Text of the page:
The exhibition is on view at Quamrul Hassan Exhibition Hall, Level 1, Bengal Shilpalay, House 42, Road 27, Dhanmondi, Dhaka 1209, until Saturday 8 April 2023, every day from 4 to 8 PM except on Tuesdays.
Atlas of Dissent
Dhali Al Mamoon’s monumental work represents the manifold entanglement of Bengal’s history- the impact of colonial past, its deeply embedded patterns of trauma, the psychic and constructed spaces around us that continues to shape our social systems and collective memory. History, in Mamoon’s narration, does not run ‘linearly’, but is disjointed and contingent to the norms of its victim. Using an array of drawings, sounds, videos, kinetic objects, pseudo-artefacts and organic materials in the exhibition, the artist constructs a complex, sensory and emblematic experience while revisiting the wounded past. Mamoon’s approach to artmaking inflects a shared conscience, with a philosophical and poetic underpinning against the colonial hegemony of our knowledge systems.
In the exhibition, the artist presents us with a sensory language of inquiry into our past, by extensively using tea, indigo, oil, and cloves. These natural materials were arguably essential in creating colonial trading patterns and replacing staple crops across the region. Indigo’s past in Bengal was intertwined with slavery and uprisings, resulting in farmers’ revolt and massacre of numerous peasants in mid-nineteen-century. Marking a stark contrast, the same decade celebrated a global display of fine embroidered textiles and antique artefacts from India, by the East India Company, in a large exhibition in London, titled ‘The Great Exhibition of 1851’.
The colonies introduced map-making as an empirical tool to inscribe resources to organise the land, thus, obscuring the people’s sense of belongingness to their territories. Mamoon presents cartography as a counter-response by advancing active signifiers of a lost and unrecognised land, and liberating our imaginations beyond the visible and invisible borderlines.
The embedded effects of colonialism are strongly linked to our current realities, and they raise some important questions: Where do we go from here? What is erased over time and what is revealed? How would we develop transversal dialogues with both decolonial and ecological perspectives? Mamoon’s sharp choice of locally-sourced materials and traditional methodologies addresses the necessary entanglement of contemporary nature and culture; the environment and us; the question of sustainability, epistemic, symbolic and physical dependency between nonhumans and humans; and finally, to the call for environmental and social justice.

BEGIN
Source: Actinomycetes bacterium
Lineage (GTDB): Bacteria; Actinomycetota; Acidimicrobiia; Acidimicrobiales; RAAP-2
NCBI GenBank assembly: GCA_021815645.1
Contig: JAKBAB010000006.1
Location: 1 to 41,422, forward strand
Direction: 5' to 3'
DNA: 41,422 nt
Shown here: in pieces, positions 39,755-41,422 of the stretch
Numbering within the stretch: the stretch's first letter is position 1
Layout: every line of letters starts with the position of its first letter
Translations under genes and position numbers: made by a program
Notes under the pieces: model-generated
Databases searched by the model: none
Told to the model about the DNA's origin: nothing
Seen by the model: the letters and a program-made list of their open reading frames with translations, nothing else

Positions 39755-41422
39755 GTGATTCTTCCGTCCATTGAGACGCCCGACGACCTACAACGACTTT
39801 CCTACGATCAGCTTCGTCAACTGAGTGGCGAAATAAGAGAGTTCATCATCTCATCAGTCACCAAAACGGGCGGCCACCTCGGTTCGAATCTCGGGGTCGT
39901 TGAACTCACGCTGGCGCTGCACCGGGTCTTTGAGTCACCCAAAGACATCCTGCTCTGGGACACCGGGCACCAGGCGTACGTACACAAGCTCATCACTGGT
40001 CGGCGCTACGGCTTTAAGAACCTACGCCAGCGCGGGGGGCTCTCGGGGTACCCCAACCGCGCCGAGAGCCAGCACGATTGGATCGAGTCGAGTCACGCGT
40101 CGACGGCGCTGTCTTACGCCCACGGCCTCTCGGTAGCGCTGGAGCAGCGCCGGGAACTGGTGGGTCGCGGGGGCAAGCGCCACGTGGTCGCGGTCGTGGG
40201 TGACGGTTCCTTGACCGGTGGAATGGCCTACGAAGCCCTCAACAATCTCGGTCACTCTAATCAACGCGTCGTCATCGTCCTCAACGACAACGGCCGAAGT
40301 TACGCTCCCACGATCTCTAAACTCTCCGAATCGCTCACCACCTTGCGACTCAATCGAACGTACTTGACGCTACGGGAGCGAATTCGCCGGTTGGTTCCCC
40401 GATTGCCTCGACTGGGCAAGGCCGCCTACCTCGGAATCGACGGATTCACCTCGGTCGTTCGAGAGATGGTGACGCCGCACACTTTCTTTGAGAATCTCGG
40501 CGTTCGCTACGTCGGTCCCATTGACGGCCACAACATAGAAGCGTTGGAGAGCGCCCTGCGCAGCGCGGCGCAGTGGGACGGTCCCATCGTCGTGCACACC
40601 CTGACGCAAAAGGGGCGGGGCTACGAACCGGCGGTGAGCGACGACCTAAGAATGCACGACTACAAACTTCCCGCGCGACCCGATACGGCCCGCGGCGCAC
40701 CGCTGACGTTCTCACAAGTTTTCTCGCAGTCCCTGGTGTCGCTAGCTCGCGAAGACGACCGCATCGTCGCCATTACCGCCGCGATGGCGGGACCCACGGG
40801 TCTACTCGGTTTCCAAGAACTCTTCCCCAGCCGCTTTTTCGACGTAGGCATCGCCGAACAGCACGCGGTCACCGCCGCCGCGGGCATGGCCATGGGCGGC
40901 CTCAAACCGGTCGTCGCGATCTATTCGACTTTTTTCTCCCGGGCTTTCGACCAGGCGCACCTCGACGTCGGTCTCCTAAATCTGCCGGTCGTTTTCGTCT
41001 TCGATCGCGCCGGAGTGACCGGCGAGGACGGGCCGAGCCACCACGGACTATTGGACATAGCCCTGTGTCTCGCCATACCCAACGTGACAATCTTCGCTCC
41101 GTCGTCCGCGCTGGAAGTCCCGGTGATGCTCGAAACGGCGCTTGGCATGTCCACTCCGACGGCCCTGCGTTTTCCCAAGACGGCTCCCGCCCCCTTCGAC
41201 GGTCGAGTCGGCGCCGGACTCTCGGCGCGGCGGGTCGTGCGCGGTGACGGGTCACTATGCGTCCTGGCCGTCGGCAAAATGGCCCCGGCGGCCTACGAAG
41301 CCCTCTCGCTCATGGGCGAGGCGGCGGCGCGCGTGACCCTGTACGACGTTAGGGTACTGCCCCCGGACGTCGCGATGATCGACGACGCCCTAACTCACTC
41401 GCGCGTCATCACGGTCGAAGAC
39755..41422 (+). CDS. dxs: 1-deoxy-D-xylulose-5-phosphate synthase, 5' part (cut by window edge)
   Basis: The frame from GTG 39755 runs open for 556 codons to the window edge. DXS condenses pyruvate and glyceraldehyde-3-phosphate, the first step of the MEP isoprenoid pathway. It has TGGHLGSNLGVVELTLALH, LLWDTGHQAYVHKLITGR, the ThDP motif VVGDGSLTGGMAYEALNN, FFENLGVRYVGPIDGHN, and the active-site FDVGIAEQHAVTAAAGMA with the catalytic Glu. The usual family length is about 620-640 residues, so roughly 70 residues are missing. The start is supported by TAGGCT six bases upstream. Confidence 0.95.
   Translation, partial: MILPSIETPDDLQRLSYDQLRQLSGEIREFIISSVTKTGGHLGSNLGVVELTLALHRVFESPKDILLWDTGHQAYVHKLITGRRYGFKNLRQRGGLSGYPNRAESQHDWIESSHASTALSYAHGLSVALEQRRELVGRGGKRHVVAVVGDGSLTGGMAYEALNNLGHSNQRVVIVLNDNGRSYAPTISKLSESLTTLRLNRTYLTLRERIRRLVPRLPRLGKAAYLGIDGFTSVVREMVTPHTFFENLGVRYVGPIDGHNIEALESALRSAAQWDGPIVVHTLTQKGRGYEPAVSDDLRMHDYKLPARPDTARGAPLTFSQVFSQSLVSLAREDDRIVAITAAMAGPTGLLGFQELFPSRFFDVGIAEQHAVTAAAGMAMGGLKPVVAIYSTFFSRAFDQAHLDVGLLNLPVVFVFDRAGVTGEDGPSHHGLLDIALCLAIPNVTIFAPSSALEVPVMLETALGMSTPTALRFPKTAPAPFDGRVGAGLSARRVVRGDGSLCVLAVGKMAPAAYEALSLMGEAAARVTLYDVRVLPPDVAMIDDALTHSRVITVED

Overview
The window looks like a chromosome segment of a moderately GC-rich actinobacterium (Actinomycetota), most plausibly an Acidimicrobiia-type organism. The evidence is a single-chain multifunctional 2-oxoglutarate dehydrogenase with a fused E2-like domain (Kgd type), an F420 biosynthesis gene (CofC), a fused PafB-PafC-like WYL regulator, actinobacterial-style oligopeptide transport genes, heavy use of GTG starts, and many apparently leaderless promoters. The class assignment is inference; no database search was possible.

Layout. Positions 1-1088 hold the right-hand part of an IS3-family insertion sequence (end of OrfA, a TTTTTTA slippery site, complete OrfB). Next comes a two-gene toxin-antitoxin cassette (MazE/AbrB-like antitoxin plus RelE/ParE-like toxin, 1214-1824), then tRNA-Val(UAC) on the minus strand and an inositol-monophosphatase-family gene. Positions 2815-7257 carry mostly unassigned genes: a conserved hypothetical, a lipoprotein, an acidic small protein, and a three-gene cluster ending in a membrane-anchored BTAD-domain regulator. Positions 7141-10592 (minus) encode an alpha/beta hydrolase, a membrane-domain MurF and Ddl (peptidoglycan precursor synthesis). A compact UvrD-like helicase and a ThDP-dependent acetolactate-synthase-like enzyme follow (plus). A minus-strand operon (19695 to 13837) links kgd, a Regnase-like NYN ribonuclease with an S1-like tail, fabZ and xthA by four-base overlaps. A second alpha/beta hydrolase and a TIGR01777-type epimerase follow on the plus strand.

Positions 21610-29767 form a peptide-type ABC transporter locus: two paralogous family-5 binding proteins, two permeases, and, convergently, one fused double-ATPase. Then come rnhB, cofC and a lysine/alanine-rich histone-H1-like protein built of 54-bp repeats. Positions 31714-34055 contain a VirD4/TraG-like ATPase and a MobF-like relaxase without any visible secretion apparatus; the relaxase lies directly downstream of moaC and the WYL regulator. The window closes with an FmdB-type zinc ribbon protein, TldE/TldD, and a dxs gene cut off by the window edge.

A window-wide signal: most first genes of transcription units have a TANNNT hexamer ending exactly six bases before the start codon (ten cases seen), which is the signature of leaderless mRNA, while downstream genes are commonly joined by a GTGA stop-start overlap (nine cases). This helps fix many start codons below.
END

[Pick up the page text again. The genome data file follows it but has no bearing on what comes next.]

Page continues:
Curatorial advisor, Bengal Arts Programme
Rereading re-constructing the past
Elements of the colonial past continues to pervasively dominate our ways of living, learning and daily practices. The burden of this inheritance controls our mind, thought patterns and dissociates us from the history of our being and our distinct ecology; which at the same time governs our creative process, art-diction and subject these to extraneous standards. Realisation of this absurdity inspired me to choose the colonial condition as my locus of enquiry. In effect, this is but a way to explore my own situatedness. While following a trajectory of thought, constituent properties-process become a pivotal part of structuring a language—the ongoing effort to understand all these vectors resulted not only in the artworks but also the process leading to them.
– Dhali Al Mamoon
Dhali Al Mamoon was born in Chandpur, Bangladesh in 1958. Through drawing, painting, kinetic sculpture and installation, he delves into a critical enquiry of epistemology, history and self-identity. He considers art to be an essential knowledge-system, which is pivotal in rendering the structures of thought, perception and the innumerable layers of experience visually intelligible. Mamoon makes use of materials related to his subject-matter, tradition and local narratives.
After acquiring a master’s degree from University of Chittagong, Mamoon began his career in teaching at the Fine Arts department. He pursued further studies as a DAAD fellow in Germany during 1993-94. Dhali Al Mamoon received the Bangladesh Shilpakala Academy Award in the 14th National Art Exhibition (2000), and Grand Prize in the 12th Asian Art Biennale in Dhaka (2006). Mamoon’s works were presented in the Bangladesh Pavilion at the Venice Biennale, 2013; READYMADE by Bangladeshi artists, AICON gallery, New York, 2014; Bangladesh Pavilion, 1st Kathmandu Triennale, 2017; Majhi International artist Residency, Venice, 2019; DAS, Dhaka Art Summit, 2020; HANDS, ADKDW, Koln, Germany, 2021; Pop South Asia , Sharjah Art Foundation(SAF) and Kiran N